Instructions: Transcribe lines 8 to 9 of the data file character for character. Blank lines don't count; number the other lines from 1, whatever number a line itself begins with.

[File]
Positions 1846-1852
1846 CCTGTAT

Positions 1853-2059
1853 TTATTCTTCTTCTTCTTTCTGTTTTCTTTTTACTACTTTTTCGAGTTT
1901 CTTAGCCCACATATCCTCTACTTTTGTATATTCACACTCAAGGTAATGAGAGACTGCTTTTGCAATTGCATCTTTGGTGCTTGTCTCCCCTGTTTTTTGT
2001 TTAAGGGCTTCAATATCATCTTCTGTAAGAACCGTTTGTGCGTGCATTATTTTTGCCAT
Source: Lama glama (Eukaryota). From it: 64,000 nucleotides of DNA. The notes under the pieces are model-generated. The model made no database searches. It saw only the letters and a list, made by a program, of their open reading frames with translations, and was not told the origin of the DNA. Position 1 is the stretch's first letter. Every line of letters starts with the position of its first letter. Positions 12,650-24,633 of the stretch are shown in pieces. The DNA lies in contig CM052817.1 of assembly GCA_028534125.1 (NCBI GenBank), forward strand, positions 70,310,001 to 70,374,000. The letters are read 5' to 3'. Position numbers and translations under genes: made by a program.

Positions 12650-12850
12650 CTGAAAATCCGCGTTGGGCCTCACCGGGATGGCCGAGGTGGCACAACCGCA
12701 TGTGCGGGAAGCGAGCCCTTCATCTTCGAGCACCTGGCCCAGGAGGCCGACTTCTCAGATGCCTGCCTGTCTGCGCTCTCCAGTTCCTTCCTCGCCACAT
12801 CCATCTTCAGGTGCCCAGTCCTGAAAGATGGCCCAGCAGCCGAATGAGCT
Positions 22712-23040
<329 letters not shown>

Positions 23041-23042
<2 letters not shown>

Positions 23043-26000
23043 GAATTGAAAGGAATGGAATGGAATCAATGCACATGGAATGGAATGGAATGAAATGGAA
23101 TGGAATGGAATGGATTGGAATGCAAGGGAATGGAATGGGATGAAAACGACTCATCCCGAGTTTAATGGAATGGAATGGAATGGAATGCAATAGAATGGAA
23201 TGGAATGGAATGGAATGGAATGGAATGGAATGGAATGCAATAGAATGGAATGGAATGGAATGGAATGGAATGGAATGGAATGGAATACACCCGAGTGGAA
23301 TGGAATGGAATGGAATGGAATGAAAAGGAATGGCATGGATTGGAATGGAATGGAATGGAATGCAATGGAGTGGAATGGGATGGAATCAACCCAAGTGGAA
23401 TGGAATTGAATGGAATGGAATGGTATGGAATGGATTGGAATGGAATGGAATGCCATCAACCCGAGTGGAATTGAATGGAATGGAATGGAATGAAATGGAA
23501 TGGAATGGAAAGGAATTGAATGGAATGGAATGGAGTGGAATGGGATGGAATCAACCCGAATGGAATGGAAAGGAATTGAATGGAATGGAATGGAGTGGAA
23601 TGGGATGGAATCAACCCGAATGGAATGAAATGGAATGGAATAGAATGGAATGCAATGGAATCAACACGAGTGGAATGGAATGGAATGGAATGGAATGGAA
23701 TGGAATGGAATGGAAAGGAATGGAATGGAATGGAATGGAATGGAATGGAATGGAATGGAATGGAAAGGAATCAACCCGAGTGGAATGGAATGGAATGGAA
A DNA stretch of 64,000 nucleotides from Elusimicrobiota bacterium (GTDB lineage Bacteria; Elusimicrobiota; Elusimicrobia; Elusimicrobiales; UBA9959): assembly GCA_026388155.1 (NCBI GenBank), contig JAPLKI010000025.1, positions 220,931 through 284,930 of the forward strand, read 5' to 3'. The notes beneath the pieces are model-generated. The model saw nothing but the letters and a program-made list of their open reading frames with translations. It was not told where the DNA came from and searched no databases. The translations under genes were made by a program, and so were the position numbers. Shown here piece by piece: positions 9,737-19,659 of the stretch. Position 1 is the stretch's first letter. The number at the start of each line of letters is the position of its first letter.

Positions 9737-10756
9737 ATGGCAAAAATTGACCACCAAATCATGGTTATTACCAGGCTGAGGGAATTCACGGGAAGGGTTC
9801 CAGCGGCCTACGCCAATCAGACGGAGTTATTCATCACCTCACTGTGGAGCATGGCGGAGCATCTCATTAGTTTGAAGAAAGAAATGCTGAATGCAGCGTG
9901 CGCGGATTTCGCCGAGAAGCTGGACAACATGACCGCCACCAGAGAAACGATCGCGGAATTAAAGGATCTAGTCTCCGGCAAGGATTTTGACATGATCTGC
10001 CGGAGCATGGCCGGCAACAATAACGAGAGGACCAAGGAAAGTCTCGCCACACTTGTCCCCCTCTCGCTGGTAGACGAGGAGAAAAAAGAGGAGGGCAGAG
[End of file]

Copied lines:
Positions 12650-12850
12650 CTGAAAATCCGCGTTGGGCCTCACCGGGATGGCCGAGGTGGCACAACCGCA